Embodied carbon: a hidden climate challenge


The Rocky Mountain Institute (RMI) notes in a new report that “solutions to combat the carbon incorporated in buildings have not been widely studied in the United States, which leaves a significant gap in the knowledge of engineers, architects , contractors, decision-makers and building owners. “This is one of the report’s many euphemisms, titled“ Reduce Embedded Carbon in Buildings. ”Embedded carbon is pretty much ignored in North America; it’s the building industry’s blind spot. This report can help change that.

“Embedded carbon” is the terrible name for carbon emissions which I have described as “the CO2 emitted during the construction of a building, the carbon burp that comes from the manufacture of the materials that go into a building, from their construction. transport and assembly. ”A few years ago, I suggested that they be renamed“ Upfront Carbon Emissions ”because they are not incorporated; they are in the atmosphere and they now count when every gram of carbon counts towards the carbon budget. The term has been accepted in the UK (where much of the work on embedded carbon is ongoing) and is used for all emissions at the product stage and at the stage of the construction process, up to the point where the building begins to be used. .


The report demonstrates that it is surprisingly simple and affordable to reduce the intrinsic carbon of concrete construction by optimizing the concrete mix and using recycled content in rebar. He actually claims that “concrete and steel offer the greatest reduction opportunities” and that we can “reduce embodied carbon from 24% to 46% at less than 1% overcost”.

The report’s authors – Matt Jungclaus, Rebecca Esau, Victor Olgyay and Audrey Rempher – describe the problems of structural materials like cement, “one of the biggest contributors to US emissions at 68.3 million metric tons (MMT) of CO2 equivalent per year. , and steel, “responsible for 104.6 MMT of CO2 emissions per year”. They aren’t as excited about solid wood as many others, even wondering if it really stores carbon, writing:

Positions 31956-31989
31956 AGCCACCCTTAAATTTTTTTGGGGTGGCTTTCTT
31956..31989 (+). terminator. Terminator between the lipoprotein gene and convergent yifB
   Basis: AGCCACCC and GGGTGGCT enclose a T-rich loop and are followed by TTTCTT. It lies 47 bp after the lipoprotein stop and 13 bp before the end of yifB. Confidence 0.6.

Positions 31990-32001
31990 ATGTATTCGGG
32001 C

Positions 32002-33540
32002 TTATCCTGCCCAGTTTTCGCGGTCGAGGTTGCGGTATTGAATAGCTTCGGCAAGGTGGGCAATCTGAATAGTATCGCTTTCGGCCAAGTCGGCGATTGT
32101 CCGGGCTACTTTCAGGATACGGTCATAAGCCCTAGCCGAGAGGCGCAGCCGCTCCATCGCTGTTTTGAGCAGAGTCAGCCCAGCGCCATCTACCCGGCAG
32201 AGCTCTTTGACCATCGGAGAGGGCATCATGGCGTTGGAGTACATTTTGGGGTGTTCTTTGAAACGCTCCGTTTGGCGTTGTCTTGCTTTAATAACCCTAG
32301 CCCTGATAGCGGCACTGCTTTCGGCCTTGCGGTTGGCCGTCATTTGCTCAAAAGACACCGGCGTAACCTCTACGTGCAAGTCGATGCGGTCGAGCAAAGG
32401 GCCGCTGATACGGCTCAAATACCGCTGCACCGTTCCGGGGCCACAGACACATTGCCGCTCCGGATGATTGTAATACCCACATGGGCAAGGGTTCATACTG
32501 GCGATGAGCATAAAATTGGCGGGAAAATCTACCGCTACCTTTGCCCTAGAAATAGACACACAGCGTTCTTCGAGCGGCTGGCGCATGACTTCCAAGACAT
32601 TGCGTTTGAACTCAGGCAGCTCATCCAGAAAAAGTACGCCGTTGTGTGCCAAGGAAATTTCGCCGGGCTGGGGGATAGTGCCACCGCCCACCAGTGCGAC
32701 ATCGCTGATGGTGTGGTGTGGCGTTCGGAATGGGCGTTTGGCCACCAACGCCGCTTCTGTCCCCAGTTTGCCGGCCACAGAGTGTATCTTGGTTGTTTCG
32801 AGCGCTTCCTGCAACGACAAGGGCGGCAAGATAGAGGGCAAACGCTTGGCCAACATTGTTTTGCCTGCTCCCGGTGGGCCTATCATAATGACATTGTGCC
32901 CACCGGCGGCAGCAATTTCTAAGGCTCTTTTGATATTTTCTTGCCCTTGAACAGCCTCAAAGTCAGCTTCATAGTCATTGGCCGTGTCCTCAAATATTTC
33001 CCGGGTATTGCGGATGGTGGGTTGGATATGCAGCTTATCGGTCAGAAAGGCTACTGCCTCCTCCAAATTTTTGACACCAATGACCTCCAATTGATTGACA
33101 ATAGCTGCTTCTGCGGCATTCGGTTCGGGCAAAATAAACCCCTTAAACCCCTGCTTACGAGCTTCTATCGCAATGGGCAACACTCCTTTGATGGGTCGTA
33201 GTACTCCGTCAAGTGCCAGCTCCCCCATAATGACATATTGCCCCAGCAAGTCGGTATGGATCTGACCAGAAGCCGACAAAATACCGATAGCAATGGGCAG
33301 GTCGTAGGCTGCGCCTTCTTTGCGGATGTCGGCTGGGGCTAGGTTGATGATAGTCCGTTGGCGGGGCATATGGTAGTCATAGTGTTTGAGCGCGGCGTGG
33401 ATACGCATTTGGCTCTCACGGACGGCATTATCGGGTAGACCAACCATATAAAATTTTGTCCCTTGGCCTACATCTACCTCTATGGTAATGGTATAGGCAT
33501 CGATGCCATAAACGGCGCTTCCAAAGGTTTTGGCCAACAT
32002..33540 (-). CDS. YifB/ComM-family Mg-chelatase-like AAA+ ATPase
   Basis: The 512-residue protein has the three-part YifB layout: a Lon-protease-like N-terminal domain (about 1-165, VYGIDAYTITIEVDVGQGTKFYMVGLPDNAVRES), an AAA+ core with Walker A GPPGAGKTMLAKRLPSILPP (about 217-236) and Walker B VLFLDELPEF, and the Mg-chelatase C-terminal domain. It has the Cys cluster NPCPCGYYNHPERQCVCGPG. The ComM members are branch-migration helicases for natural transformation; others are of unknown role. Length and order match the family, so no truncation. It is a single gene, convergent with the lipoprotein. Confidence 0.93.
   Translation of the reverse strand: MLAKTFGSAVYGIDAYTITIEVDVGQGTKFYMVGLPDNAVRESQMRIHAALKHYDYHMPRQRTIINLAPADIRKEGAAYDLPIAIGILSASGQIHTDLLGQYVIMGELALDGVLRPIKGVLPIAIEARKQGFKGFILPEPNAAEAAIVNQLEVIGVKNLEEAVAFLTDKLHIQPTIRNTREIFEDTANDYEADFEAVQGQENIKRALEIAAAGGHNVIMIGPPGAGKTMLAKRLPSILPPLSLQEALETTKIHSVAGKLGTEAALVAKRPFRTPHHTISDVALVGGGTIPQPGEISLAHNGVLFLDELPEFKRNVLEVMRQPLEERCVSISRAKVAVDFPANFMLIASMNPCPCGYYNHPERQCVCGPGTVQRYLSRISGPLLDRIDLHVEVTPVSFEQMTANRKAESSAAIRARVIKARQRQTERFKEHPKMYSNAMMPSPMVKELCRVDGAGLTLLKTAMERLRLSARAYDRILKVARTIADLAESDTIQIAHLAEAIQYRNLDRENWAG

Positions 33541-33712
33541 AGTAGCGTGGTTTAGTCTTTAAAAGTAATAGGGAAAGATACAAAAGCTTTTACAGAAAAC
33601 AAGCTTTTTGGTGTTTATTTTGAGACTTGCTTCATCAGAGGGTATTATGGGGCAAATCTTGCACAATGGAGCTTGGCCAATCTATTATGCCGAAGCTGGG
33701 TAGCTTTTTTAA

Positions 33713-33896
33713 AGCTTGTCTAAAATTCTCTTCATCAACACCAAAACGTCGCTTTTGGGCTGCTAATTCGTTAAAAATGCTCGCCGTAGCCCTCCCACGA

“Viewing wood as a carbon sequestering material is a point of contention among industry experts, with much of the debate revolving around different forestry and harvesting practices and their effects on emissions. Nevertheless, wood is generally regarded as a low carbon alternative to steel and concrete. when used as a structural material. ”

It’s a bit overwhelming with slight praise there for those of us who think concrete and steel should be replaced with sustainably harvested mass timber as soon as possible; but it is probably a bridge too far for RMI, even in times of climate crisis. They make solid wood sound like a bad thing, instead of the only material that even has a chance of being carbon neutral. It’s not perfect, but really, such negativity:

“As the demand for wood products increases, it will be crucial to ensure that this demand is met through sustainable forest management practices. Otherwise, the wider use of wood as a construction product could result in higher carbon emissions and less ecological diversity. ”

Original issues, British style.

World Green Building Council

RMI takes a different approach to initial carbon emissions than is typically done in the UK or Canada: “Initial embodied carbon includes emissions related to extraction, transportation (from the extraction site to the manufacturing site). ) and the manufacture of materials. But it does not include “emissions related to transport to the site, construction or use phases, or end-of-life considerations.”

But transportation to the jobsite and the construction itself are important parts of the initial emissions, which usually include everything up to the use phase. Later in the report, they note: